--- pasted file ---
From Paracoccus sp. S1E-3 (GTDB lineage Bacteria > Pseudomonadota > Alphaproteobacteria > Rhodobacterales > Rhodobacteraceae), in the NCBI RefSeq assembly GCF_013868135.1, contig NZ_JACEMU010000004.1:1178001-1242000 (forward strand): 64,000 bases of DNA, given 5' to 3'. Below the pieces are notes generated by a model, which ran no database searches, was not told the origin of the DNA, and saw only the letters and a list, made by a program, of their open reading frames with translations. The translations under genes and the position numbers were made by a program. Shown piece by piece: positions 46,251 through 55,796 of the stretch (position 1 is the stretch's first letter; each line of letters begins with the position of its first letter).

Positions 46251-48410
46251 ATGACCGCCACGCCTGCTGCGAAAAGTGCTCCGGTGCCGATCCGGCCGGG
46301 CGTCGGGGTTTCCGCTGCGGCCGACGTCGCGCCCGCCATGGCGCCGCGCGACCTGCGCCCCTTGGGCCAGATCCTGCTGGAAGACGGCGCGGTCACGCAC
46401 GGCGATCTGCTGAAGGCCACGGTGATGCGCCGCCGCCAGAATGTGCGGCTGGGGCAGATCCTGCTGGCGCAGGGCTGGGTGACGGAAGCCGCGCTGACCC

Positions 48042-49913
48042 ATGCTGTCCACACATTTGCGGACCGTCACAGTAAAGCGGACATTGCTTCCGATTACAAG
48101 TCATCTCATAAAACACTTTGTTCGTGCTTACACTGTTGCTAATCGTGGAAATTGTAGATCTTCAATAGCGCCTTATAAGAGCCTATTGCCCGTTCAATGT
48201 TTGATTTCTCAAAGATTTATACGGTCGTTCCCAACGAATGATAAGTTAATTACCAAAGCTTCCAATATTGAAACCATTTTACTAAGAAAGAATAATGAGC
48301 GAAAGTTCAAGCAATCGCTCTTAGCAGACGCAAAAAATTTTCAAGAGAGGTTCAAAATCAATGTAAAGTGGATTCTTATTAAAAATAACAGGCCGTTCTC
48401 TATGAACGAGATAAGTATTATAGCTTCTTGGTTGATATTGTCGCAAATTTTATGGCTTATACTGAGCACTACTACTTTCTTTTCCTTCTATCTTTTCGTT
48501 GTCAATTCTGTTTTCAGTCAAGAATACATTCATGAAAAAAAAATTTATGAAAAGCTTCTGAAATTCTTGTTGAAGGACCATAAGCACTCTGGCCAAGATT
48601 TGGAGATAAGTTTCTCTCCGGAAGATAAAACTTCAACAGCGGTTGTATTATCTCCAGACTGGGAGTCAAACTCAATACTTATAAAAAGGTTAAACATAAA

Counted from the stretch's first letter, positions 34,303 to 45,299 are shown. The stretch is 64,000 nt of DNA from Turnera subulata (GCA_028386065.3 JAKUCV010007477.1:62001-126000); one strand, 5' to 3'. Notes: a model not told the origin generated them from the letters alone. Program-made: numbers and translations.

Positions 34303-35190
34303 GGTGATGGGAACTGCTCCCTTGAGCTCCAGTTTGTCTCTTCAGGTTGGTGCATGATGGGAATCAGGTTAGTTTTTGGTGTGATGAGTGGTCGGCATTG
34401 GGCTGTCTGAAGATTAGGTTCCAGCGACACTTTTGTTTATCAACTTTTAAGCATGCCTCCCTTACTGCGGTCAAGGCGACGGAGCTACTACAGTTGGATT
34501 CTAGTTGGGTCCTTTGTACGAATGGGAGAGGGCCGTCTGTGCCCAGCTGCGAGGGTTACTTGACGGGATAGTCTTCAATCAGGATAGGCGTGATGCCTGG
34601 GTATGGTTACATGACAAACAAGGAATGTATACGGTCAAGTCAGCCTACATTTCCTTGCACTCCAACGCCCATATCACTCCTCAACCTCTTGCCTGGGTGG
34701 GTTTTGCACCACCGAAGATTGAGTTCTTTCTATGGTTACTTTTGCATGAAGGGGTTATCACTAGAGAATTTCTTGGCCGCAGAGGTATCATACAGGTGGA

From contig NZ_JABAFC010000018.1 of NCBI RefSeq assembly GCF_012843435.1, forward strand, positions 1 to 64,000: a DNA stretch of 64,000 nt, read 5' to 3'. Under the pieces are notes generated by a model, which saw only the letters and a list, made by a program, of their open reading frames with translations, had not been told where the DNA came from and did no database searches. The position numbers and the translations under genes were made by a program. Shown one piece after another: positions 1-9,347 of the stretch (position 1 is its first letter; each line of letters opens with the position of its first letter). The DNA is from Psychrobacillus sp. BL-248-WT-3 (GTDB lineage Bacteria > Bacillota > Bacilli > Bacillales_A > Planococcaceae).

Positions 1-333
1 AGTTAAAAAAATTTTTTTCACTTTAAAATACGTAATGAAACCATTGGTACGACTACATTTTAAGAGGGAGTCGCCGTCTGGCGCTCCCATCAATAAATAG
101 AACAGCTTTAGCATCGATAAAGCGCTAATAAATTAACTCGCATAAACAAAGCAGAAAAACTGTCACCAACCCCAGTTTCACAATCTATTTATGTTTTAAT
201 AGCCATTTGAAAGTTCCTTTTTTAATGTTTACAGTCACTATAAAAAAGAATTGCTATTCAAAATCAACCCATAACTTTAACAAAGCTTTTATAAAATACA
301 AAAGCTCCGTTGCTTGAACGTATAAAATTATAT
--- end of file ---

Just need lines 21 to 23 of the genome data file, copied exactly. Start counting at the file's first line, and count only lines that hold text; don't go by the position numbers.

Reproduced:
From contig NZ_JABAFC010000018.1 of NCBI RefSeq assembly GCF_012843435.1, forward strand, positions 1 to 64,000: a DNA stretch of 64,000 nt, read 5' to 3'. Under the pieces are notes generated by a model, which saw only the letters and a list, made by a program, of their open reading frames with translations, had not been told where the DNA came from and did no database searches. The position numbers and the translations under genes were made by a program. Shown one piece after another: positions 1-9,347 of the stretch (position 1 is its first letter; each line of letters opens with the position of its first letter). The DNA is from Psychrobacillus sp. BL-248-WT-3 (GTDB lineage Bacteria > Bacillota > Bacilli > Bacillales_A > Planococcaceae).

Positions 1-333
1 AGTTAAAAAAATTTTTTTCACTTTAAAATACGTAATGAAACCATTGGTACGACTACATTTTAAGAGGGAGTCGCCGTCTGGCGCTCCCATCAATAAATAG